On 31 January, 2019, we learned from Buzzfeed that Family Tree DNA had allowed the FBI to use their customer database for criminal investigations. In fact, they had even changed their Terms of Service in December, without notifying said customers as those very same Terms obligated them to do.
Two days ago, Buzzfeed published yet another remarkable story: Family Tree DNA has partnered with Bode Technology, the largest forensic DNA testing company in the United States, to expose their 1 million or so autosomal DNA customers to even more law enforcement searches.
All without informing their customers beforehand or getting their consent.
Currently, the only way to opt out of police searches at Family Tree DNA is to remove your DNA tests from the matching system, meaning you sacrifice the service for which you paid.
As Usual, I Have Questions
- After the recent FBI controversy, the president of Family Tree DNA emailed a Letter to Our Customers in which he said—in all capital letters and bold-face print—”WE WILL DO A BETTER JOB OF COMMUNICATING WITH YOU.” I received that email on February 3rd. Less than 2 weeks later, we learned about the Bode Technology agreement from the media. When Bennett Greenspan promised his customers to do a better job of communicating, did he mean it?
- The same Letter to Our Customers ends with “Our plan is to create a panel of citizen genealogist advisors who will work with us as we focus on how to make your FamilyTreeDNA experience the best one available.” Has this panel been created? Who is on it? What financial ties do they have to the company? Will they have any authority to protect customer privacy?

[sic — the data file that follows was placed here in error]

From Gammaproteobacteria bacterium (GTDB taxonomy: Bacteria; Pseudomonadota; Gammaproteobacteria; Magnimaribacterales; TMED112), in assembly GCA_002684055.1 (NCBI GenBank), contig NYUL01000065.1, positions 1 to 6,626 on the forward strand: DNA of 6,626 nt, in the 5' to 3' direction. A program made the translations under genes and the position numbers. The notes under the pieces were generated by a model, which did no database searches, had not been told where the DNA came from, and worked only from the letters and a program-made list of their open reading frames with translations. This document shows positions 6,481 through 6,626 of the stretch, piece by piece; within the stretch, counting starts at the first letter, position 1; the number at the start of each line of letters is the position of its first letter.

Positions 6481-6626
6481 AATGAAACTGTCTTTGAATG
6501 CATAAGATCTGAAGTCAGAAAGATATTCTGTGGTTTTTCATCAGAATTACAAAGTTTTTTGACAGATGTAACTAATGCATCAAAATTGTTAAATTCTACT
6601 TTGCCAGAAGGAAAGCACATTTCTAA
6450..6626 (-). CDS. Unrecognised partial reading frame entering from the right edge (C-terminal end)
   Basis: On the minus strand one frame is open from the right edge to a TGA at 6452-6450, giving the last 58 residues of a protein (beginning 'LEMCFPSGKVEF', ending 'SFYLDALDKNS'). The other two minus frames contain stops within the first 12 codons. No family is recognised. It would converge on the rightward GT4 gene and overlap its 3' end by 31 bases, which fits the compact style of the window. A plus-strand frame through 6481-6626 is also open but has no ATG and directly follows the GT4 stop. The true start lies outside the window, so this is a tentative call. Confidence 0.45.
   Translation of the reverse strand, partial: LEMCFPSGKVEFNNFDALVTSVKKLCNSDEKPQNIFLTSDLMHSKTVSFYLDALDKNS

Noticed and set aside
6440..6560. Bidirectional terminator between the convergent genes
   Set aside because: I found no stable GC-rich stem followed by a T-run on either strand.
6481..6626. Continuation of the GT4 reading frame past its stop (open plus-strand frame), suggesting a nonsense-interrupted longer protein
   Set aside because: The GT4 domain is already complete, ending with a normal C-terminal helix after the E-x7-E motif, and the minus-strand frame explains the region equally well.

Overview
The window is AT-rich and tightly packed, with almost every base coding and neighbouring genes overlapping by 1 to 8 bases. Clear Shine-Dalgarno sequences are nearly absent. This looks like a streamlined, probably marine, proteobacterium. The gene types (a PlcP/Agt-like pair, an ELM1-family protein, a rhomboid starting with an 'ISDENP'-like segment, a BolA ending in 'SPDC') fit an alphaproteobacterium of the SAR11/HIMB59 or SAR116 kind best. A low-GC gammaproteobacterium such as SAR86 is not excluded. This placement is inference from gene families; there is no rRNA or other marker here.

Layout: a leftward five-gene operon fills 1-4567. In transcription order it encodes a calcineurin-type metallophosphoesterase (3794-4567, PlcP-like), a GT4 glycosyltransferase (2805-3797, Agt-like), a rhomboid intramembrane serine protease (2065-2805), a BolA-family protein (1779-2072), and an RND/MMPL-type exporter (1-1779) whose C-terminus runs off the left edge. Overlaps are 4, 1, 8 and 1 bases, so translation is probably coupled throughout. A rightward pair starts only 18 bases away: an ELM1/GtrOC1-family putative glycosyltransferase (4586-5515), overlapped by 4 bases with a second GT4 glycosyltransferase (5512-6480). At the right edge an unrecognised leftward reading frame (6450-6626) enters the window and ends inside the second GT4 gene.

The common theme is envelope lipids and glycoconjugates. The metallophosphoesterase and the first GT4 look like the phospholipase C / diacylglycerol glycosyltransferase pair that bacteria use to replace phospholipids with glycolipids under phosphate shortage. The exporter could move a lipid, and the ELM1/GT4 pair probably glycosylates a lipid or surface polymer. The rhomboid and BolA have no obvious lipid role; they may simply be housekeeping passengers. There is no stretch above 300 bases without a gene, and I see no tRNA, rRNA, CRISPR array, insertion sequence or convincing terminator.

- How much is Family Tree DNA charging Bode Technology for access?
- If Family Tree DNA partners with Parabon’s forensic unit, as expected, how much will Parabon pay them?
- What other corporate entities have access to Family Tree DNA’s database, or might have in the future? For what purposes? Will the company tell us?
- Judy Russell writes, “This latest disclosure — that a commercial firm is getting access to this information without customer consent — makes it all the more imperative that Family Tree DNA act immediately and responsibly to change its access-by-police system to opt-in.” An opt-in database would be a fraction of the current size and, therefore, less effective for criminal searches. How would Family Tree DNA ensure that investigators were not using the main database as well?
- Will all law enforcement agents (and civilian genealogists working with them) openly pledge to only use genetic databases in which each individual has knowingly and explicitly opted in to that use?
No such database currently exists.